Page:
Critics’ Picks

Ciel Tombé, 2007, color photograph, 19 1/4 x 39 3/8".

Ciel Tombé, 2007, color photograph, 19 1/4 x 39 3/8".


Naoya Hatakeyama

Taka Ishii Gallery
6-5-24 3F Roppongi Minato-ku
April 30–May 23, 2008

Naoya Hatakeyama’s latest series of photographs, “Ciel Tombé” (Fallen Sky), 2008, reiterates his fascination with human excavation of the earth. For some three hundred years until the twentieth century, the rock underneath Paris was quarried in order to provide building material. “Ciel Tombé” refers to partial collapses in the ceilings of these excavated spaces.

When faced with images of this unfamiliar, uninhabited subterranean world, the mind only has recourse to the known, built world above to comprehend what it encounters. Keen to capitalize on this, Hatakeyama begins the exhibition with a typical skyline panorama, Eiffel Tower and all, offering viewers a glimpse of the city plunging into the caverns below. This subterranean world is as diverse and atmospheric as the city above. Some clusters of crumbled rock, laid out in geometric patterns, seem inert and are as dry and dusty-looking as the desert floor. Others appear as fluid as a cascade. Lit by Hatakeyama’s artificial illumination, the ceilings’ smooth surfaces glisten like inverted pools of water. The textures and colors are unearthly—one soon forgets that this is Paris—and yet everything depicted is inherently of the earth.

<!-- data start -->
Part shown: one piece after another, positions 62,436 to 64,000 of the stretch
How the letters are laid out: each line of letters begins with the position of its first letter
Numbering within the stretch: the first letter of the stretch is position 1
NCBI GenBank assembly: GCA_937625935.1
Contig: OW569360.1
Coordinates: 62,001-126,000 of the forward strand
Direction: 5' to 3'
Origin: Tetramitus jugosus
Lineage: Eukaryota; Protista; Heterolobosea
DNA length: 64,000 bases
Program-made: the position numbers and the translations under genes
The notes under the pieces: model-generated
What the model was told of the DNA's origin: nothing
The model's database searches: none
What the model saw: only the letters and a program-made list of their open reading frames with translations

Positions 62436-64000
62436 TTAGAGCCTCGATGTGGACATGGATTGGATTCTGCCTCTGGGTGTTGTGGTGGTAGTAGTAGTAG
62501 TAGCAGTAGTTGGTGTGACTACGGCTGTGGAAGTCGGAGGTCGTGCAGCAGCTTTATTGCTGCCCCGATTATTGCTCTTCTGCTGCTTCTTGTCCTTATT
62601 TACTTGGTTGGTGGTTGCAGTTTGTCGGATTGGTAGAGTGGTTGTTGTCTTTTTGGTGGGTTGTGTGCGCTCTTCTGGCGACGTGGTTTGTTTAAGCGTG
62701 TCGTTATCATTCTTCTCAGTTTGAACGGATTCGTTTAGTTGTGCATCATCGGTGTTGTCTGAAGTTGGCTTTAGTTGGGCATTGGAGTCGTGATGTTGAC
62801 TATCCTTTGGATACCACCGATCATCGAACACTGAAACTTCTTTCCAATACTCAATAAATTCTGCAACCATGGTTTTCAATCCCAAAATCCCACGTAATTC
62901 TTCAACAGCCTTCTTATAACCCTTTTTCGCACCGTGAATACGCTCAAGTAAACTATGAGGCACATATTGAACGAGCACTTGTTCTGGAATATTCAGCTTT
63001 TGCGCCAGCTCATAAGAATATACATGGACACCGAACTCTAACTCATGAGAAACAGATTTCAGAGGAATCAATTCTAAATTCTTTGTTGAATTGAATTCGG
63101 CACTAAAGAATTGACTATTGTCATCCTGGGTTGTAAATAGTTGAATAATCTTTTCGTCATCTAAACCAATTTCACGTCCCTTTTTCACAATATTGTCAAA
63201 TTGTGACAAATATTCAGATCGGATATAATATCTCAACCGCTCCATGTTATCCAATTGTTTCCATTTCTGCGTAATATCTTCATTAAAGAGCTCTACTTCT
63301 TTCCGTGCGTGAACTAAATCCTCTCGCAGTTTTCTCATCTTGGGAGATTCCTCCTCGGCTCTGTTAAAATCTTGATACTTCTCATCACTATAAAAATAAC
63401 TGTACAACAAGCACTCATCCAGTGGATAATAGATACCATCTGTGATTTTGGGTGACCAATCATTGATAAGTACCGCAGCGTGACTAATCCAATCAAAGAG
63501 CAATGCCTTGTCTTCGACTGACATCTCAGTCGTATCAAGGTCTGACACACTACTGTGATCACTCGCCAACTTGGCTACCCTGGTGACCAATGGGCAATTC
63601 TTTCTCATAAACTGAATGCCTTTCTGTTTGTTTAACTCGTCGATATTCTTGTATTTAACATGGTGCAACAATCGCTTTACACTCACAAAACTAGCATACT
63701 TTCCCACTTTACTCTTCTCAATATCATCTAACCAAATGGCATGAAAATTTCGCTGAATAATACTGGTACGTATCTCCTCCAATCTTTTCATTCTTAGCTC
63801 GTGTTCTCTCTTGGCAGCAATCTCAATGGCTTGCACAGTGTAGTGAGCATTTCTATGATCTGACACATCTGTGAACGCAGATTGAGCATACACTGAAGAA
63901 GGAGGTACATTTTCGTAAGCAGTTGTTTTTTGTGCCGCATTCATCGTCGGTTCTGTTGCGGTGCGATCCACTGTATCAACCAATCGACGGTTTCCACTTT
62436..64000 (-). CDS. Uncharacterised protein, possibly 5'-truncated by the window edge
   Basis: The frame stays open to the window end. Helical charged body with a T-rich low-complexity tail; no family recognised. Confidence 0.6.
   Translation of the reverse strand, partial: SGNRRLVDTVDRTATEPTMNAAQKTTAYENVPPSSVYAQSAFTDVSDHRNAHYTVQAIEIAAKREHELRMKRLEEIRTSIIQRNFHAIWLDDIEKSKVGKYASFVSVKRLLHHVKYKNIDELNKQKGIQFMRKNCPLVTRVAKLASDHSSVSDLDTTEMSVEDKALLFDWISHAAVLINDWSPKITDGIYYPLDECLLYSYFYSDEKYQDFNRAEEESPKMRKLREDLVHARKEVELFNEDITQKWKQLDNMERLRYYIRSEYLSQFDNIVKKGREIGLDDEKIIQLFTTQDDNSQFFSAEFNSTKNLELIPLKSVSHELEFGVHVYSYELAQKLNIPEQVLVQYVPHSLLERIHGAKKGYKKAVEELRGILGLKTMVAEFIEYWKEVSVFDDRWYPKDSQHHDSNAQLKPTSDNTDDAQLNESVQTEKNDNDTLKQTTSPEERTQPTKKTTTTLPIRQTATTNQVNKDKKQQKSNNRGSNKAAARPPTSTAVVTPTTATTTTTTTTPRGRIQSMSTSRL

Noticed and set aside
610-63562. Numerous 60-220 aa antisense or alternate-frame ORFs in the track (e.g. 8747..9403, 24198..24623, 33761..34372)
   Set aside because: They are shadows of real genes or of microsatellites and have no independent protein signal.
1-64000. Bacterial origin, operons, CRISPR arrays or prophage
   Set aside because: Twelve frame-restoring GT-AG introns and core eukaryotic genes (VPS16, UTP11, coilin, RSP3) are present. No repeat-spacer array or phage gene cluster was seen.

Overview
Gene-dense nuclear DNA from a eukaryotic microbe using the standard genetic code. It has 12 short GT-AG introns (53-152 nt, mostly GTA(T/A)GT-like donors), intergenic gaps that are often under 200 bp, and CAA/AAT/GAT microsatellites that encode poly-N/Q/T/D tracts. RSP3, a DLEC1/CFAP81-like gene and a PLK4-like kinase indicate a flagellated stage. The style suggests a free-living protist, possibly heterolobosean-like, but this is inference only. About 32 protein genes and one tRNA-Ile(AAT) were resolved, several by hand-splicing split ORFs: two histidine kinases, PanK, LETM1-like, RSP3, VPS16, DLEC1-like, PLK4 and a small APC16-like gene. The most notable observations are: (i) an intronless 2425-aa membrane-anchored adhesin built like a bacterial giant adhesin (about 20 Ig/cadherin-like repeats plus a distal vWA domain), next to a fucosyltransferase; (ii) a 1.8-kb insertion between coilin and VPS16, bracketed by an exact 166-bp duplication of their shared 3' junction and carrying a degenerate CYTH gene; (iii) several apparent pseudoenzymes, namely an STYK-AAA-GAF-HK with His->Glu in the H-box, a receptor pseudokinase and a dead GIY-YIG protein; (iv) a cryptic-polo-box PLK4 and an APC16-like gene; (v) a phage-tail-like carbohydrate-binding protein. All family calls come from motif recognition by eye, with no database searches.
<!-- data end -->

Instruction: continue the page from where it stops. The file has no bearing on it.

Although these caverns are essentially uninhabited voids, in several images Hatakeyama focuses on man-made structures that support unsound areas of the ceiling. Man intervened once in the earth to create these spaces and then was forced to intervene again to shore up his initial intervention. In one cavern, a broad column of bricks stacked from floor to ceiling possesses the solidity of a Mayan pyramid. In another, an irregular pillar of stones, eerily backlit, exerts a totemic presence. In the midst of these desolate chambers, these structures resonate with the monuments that stand in the city overhead.